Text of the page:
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John Kobal

John Kobal was a lover, a discoverer, and a savior. His boundless admiration of the silver screen made a young, shy boy the intimate chronicler of the stars. It was that flair which took him into the attics of has been actresses and the abandoned sound stages of Hollywood studios to uncover the photographs that had been consigned to anonymity. Thanks to him, the l940s, ’50s, ’60s, and ’70s don’t seem like ghosts but like our daily companions. It was Paris Match magazine that got him started. As John once recalled: “One day, I received a request for an image of Veronica Lake …. That was the beginning of the era of the return to glamour.”

When I saw John Kobal for the last time in his London home, the colossus had grown thinner and his beard longer. After a meager meal that he hardly touched, he opened his cartons and cabinets of marvels to me. His personal collection clearly detailed his tastes: Clarence Sinclair Bull, George Hurrell, Curtis, and James Abbe. A rosy sunset fell over London. Of course, I missed my plane back to Paris. But I missed something even more important: the photos themselves, his treasures, which I sensed that he wished to cede to a collector capable of loving them … .I understood too late that afternoon that John had sent a message I didn’t know how to decode. But why regret? The sublime images of his personal collection will be dispersed by the winds of auction, they will lead nomadic lives with amateurs and dealers. As to those other images, those that belong to the Kobal Foundation, they will continue to light up the pages of our magazines and feed future generations’ eternal, insatiable appetite for idols and myths.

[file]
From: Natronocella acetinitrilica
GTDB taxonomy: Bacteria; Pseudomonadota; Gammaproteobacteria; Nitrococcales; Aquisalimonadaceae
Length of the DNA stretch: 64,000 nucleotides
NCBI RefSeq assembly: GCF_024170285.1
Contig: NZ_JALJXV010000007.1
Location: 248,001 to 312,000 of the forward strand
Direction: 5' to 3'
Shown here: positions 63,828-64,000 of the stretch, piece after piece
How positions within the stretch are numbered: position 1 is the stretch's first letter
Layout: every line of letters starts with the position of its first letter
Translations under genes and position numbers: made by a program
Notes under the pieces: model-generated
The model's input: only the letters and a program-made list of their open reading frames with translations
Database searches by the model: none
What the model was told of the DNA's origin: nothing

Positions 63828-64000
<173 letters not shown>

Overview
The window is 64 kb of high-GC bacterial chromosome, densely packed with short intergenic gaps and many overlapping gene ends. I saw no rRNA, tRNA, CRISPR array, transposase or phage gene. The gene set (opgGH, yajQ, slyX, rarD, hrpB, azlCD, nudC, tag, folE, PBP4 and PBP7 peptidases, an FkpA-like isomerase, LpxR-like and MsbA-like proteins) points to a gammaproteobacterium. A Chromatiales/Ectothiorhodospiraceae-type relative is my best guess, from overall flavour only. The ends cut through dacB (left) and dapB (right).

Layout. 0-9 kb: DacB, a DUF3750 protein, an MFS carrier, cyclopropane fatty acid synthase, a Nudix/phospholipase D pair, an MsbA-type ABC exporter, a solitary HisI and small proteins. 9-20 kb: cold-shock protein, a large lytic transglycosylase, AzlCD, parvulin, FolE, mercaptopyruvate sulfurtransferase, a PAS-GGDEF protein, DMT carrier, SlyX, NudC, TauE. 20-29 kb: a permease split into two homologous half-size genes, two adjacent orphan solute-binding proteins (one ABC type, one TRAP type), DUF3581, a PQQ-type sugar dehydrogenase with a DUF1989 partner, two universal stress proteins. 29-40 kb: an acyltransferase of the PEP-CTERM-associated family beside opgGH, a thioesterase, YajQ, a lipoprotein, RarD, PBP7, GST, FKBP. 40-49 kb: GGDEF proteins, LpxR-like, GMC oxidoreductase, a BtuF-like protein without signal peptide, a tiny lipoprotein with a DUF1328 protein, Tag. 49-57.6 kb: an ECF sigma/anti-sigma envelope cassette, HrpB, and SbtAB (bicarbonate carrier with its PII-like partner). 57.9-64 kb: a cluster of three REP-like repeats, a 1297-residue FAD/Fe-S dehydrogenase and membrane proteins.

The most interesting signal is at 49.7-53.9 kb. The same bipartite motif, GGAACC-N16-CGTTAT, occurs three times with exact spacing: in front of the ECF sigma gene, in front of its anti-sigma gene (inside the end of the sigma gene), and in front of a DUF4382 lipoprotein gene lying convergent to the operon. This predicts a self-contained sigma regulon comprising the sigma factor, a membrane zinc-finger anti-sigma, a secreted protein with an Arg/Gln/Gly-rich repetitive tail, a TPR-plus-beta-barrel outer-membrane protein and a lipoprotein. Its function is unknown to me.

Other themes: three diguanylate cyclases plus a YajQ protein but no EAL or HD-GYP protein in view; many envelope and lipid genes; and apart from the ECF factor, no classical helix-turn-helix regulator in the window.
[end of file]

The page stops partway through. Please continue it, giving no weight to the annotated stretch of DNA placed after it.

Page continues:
Roger Thérond, collector and editor in chief of Paris Match.

Born in Linz, Austria, in 1940, John Kobal had a lifelong passion for movie memorabilia. He assembled one of the world’s greatest collections of film photography, the Kobal Collection, which has served as a matchless source for magazine and book editors for the past 20 years. Kobal helped create interest in many kinds of Hollywood photography-especially the work of the great Hollywood portrait photographers-that no one had bothered to research before. He died in London on October 28, 1991.

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